Julie Sunday is a Senior Executive with the Government of Canada. She is currently a Special Advisor to the Chief Financial Officer of Global Affairs Canada (GAC).
Julie holds a Ph.D. (Political Anthropology) from McMaster University’s Institute on Globalization and the Human Condition. She lives in Berlin with her husband who is posted with the Canadian Embassy.
Julie Sunday is a Senior Executive with the Government of Canada. She is currently working as a Special Advisor to the Chief Financial Officer of Global Affairs Canada (GAC). Julie has worked on a number of high priority policy files for the Canadian government in diverse areas including: foreign policy, clean tech & climate change, science, technology and innovation, indigenous, and immigration and refugee policy. Specific positions include: Executive Director for Planning and Governance (DG-level) at the Treasury Board Secretariat of Canada (2017-2018); Director General, Innovation and Energy Technology, Natural Resources Canada. Executive Director, Clean Technology Task Force, Natural Resources Canada (2016), and Director for Science, Technology, and Innovation, Department of Foreign Affairs, Trade, and Development (2013-2015). Julie also worked as Analyst in the Social Development Policy Secretariat at the Privy Council Office where she provided policy advice to the Prime Minister and supported the Cabinet Committee on Social Affairs.
Julie holds a Ph.D. (Political Anthropology) from McMaster University’s Institute on Globalization and the Human Condition. She is currently living in Berlin with her husband who is posted with the Canadian Embassy.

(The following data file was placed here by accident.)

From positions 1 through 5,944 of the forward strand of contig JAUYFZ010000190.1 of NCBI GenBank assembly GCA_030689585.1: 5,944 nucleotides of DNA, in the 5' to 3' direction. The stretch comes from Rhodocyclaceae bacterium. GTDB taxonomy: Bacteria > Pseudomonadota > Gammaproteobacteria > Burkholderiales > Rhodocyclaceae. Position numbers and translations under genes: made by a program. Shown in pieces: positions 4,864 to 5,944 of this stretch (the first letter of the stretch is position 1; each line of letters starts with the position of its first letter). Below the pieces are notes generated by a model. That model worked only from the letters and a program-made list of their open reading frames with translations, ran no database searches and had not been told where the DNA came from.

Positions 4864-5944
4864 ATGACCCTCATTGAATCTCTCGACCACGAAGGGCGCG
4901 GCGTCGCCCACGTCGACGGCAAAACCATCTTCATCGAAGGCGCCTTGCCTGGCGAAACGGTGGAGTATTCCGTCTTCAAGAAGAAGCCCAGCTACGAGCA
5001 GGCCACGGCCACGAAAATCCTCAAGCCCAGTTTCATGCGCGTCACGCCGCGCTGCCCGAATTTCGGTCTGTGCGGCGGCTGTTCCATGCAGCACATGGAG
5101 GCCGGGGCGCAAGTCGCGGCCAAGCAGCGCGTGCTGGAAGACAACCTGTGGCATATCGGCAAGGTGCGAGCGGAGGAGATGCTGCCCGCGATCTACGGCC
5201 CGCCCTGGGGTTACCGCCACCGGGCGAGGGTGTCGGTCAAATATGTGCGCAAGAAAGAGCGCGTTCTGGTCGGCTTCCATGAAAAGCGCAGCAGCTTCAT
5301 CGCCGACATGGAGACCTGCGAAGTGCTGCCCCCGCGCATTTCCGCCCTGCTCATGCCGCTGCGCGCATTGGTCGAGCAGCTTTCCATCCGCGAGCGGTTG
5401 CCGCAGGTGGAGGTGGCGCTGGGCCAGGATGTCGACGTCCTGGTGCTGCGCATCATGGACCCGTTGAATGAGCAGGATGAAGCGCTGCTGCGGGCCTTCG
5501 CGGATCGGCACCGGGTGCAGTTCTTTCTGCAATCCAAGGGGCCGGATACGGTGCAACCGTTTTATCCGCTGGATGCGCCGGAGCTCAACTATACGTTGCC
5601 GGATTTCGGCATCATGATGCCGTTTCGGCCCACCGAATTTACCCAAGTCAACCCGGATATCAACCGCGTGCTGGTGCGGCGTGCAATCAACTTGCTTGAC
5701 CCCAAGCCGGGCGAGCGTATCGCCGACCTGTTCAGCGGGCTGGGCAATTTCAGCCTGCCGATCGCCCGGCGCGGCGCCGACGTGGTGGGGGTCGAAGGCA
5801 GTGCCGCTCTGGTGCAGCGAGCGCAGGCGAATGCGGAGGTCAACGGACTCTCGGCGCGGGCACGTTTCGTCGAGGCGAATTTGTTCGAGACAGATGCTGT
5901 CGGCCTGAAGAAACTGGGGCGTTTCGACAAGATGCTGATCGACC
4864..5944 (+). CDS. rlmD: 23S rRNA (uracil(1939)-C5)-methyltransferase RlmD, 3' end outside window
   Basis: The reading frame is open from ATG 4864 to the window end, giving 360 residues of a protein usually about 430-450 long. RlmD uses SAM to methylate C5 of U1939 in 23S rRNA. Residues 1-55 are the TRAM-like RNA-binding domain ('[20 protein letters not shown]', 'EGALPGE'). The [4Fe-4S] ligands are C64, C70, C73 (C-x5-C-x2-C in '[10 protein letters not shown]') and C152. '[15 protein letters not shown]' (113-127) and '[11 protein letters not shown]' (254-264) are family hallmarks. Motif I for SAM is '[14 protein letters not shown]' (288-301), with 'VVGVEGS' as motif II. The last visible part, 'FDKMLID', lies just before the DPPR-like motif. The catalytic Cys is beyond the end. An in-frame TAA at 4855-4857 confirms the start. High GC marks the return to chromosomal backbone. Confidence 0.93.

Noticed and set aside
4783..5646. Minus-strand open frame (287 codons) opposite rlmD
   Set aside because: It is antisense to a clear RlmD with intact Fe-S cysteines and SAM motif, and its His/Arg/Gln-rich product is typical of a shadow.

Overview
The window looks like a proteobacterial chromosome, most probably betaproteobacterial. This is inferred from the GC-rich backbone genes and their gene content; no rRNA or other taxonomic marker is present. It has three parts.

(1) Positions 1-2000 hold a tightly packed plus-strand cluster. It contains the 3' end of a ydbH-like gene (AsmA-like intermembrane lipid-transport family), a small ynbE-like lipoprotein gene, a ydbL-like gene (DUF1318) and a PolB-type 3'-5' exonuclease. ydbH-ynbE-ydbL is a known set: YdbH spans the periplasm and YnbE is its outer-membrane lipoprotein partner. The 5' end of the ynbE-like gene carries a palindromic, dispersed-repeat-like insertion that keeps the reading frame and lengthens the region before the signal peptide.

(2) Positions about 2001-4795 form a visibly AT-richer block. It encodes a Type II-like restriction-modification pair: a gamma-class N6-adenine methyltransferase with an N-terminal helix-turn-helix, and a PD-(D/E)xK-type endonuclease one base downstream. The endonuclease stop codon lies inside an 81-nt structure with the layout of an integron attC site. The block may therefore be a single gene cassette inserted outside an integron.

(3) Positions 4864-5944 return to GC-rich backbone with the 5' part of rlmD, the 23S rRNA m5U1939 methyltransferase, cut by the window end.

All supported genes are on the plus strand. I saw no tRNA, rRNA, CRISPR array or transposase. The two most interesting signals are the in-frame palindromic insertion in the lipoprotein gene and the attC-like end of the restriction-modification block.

This seminar offers a critical examination of Canadian democracy and institutional structures, with particular emphasis on issues related to identity and diversity. The course is premised on the notion that understanding Canadian identity, in its multiplicity, is integral to assessing opportunities and constraints in the State’s ability to address contemporary policy challenges. Federal, indigenous, international, and provincial considerations provide a critical lens to assess emerging opportunities and challenges. The course will be structured into three main parts: Part 1: The Canadian State and Structures of Government - Will examine the Constitution, the political executive, the role of the Courts, and the Federal-Provincial-Territorial relationship; Part 2: Canadian Identity - Understanding the Demos - Will explore Quebec nationalism; Crown-Indigenous relations; multiculturalism and immigration; and gender issues; Part 3: Contemporary Policy Challenges - Will critically examine the ability of the State to address key challenges related to the economy, the environment, and foreign affairs.